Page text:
Calling All Collaborators to Eliminate Intestinal Worms in Children

Pictured from left to right: John A. Jufuor, President of the Republic of Ghana (2001-2009) and Global Network NTD Special Envoy; Bill Lin, director of Worldwide Corporate Contributions at Johnson & Johnson; Dr. Lorenzo Savioli, director of the Department of NTDs at WHO; Kathy Spahn, President and CEO of Helen Keller International (HKI); and Richard Besser, chief health and medical editor at ABC News

Pictured from left to right: John A. Kufuor, President of the Republic of Ghana (2001-2009) and Global Network NTD Special Envoy; Bill Lin, director of Worldwide Corporate Contributions at Johnson & Johnson; Dr. Lorenzo Savioli, director of the Department of NTDs at WHO; Kathy Spahn, President and CEO of Helen Keller International (HKI); and Dr. Richard Besser, chief health and medical editor at ABC News

“What we want to do is produce quality of life for the people.” – H.E. John A. Kufuor, President of the Republic of Ghana (2001-2009) and Global Network NTD Special Envoy

We have been 50 cents per person per year, we must garner greater attention, collaboration and political will to see the end of horrible suffering in the world’s most neglected communities.

We are certainly hopeful.

It was fitting that in the height of UNGA meetings, the undercutting many Millennium Development Goals (MDGs).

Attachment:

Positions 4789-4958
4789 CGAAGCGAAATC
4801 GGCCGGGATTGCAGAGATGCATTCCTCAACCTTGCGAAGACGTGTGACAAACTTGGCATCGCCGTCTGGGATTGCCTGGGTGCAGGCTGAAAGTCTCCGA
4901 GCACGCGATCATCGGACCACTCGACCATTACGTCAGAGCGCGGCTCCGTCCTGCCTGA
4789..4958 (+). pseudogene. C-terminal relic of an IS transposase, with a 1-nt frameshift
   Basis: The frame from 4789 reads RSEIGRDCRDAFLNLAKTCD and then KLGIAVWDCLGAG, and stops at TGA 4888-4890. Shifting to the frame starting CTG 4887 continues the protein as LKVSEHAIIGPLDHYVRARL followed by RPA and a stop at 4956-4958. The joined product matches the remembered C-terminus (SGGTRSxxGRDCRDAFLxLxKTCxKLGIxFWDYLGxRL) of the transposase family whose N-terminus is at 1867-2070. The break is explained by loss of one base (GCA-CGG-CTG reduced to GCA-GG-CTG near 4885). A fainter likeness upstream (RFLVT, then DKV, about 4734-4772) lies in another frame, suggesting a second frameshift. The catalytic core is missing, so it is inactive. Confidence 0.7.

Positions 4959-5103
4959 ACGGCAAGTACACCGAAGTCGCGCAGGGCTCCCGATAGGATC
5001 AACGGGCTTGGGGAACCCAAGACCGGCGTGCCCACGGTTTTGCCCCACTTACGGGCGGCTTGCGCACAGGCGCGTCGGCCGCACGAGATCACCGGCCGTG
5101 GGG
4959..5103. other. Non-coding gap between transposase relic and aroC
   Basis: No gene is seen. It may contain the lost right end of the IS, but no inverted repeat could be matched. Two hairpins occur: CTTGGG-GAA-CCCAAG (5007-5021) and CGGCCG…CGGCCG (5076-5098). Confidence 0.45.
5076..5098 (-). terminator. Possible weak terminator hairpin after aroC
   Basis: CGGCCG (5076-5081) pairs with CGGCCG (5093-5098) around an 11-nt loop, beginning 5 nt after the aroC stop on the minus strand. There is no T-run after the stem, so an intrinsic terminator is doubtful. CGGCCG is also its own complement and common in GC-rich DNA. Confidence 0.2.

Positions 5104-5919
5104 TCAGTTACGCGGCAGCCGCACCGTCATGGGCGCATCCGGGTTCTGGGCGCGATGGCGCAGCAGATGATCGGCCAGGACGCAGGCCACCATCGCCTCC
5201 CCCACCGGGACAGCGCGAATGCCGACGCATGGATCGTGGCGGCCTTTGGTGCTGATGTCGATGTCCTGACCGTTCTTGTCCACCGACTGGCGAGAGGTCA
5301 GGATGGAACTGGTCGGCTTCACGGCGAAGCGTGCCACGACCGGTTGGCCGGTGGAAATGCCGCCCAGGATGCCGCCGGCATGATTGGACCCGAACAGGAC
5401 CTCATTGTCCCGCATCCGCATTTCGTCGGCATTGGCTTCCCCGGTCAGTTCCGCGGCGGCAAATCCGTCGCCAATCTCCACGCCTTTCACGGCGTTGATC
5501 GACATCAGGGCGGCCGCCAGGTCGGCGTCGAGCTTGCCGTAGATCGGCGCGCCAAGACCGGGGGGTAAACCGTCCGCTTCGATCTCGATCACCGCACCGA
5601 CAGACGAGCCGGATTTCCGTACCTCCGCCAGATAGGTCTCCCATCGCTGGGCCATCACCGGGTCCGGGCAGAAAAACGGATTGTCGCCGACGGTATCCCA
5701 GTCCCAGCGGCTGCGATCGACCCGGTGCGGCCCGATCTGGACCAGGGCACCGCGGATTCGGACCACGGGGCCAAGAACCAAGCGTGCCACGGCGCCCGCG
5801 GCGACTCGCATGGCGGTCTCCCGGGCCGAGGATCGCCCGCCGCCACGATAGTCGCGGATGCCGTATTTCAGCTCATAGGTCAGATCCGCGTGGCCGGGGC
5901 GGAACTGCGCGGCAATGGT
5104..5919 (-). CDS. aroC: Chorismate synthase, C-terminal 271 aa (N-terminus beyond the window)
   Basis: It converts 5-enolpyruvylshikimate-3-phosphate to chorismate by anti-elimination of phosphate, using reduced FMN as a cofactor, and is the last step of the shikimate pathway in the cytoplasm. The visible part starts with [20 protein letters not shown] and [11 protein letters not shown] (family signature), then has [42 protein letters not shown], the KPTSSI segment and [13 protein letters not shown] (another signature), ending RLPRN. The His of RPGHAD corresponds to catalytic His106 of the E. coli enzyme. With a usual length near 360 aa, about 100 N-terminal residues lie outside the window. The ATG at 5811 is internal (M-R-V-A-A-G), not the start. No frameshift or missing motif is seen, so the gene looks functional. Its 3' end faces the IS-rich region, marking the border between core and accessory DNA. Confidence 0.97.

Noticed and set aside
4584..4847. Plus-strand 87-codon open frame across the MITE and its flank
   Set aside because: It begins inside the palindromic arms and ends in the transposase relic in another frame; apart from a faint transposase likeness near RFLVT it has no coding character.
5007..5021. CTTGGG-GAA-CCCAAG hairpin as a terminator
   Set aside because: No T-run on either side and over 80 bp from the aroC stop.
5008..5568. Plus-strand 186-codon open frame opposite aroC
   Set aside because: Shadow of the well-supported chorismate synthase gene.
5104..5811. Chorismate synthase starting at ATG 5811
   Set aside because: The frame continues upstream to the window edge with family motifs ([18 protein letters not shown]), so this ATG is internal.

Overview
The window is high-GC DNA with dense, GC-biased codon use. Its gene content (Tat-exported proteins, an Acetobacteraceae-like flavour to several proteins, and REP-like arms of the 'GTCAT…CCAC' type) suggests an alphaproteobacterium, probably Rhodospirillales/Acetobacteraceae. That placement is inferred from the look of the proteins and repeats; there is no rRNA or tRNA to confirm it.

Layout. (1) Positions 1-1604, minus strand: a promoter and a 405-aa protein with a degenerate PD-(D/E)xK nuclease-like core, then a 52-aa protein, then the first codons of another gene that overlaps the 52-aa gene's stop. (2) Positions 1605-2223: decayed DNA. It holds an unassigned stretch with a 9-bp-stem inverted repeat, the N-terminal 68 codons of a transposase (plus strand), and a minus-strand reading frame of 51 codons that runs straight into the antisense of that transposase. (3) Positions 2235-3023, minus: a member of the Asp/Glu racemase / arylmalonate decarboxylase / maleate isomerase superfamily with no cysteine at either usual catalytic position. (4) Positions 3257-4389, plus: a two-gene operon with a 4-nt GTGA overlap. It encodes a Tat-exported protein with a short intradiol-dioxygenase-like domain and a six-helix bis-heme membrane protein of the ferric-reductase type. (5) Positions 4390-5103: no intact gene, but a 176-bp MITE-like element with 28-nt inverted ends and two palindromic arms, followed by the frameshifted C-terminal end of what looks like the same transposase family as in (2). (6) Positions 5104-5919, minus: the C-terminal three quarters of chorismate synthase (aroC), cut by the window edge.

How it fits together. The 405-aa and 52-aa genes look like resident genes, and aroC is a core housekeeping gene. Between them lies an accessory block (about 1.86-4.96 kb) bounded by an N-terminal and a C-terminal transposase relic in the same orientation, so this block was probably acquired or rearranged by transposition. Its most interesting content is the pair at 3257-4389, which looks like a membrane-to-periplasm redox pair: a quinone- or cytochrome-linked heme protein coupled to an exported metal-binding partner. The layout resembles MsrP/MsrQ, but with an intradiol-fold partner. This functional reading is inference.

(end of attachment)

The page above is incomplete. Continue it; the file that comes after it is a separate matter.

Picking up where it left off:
“Business as usual” simply wouldn’t do! So, our event, “Innovate & Integrate: Multi-sectoral Approaches for Eliminating Intestinal Worms in Children,” set out to explore how and why organizations in the fields of NTDs; water, sanitation, and hygiene (WASH); nutrition; maternal and child health; and education can collaborate on this issue to ensure lasting advancements.

Bill Lin presents on NTDs and WASH

Bill Lin presents on NTDs and WASH

Bill Lin, director of Worldwide Corporate Contributions at Johnson & Johnson, opened with his experience growing up in a rural area outside of Hong Kong. Forever imprinted on him was the constant chanting of “wash your hands” and “don’t put your hands in your mouth.” “You [couldn’t] get clean water just by flipping a faucet.” Bill explained.

Bleak living conditions then and now have caused the perpetual transmission of intestinal worms. Therefore, we must not only distribute medicines to control STH infections but also work with partners to stop them from spreading. “There is a clear need for the education [and] health sectors to work together” to encourage behavioral changes.

Helen Keller International (HKI).

Recognizing that we were talking about “a disease that isn’t killing a lot of people” during a “busy week in New York,” Dr. Besser asked Dr. Savioli, “why does [STH] deserve attention?”

Optimistically, Dr. Lorenzo responded, “We can do something about it. We are eradicating guinea worm, we have the drugs to treat intestinal helminths … we can really interrupt transmission. We can make a difference with the tools we have in our hands.”